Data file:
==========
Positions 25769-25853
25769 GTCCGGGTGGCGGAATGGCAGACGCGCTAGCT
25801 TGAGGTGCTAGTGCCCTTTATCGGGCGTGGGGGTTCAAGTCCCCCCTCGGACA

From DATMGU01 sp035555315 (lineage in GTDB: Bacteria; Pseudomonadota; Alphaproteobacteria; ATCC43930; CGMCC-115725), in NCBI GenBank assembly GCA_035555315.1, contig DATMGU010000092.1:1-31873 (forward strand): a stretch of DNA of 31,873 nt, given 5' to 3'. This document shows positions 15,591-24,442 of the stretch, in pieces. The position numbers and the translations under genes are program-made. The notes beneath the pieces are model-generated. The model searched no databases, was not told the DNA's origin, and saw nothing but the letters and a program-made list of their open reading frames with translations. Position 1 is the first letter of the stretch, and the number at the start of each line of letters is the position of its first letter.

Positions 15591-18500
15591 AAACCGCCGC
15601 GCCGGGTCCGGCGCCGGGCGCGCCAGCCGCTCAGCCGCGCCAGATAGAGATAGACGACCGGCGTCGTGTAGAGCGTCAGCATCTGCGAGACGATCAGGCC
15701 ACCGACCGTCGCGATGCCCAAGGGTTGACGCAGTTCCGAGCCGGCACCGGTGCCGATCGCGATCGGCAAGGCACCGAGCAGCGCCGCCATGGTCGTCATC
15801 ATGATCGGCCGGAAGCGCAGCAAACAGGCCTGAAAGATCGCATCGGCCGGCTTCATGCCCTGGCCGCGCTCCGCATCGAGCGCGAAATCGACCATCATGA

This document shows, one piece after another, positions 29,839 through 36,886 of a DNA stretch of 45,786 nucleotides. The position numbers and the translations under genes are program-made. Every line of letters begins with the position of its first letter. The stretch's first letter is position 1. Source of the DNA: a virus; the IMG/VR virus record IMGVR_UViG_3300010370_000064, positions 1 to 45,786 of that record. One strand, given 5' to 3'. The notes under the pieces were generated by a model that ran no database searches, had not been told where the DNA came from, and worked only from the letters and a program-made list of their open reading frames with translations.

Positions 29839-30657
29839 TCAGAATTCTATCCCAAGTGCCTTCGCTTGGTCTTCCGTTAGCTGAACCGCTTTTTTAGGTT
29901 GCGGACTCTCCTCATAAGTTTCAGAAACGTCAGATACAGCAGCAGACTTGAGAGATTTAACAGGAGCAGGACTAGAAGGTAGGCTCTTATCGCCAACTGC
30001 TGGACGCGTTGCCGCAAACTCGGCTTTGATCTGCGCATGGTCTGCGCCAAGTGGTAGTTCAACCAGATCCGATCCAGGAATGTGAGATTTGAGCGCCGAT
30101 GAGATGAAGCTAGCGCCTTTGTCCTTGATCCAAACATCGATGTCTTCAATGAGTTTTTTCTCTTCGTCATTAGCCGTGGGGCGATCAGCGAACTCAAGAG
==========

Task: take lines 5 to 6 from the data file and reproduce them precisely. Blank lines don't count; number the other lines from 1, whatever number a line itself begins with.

Positions 15591-18500
15591 AAACCGCCGC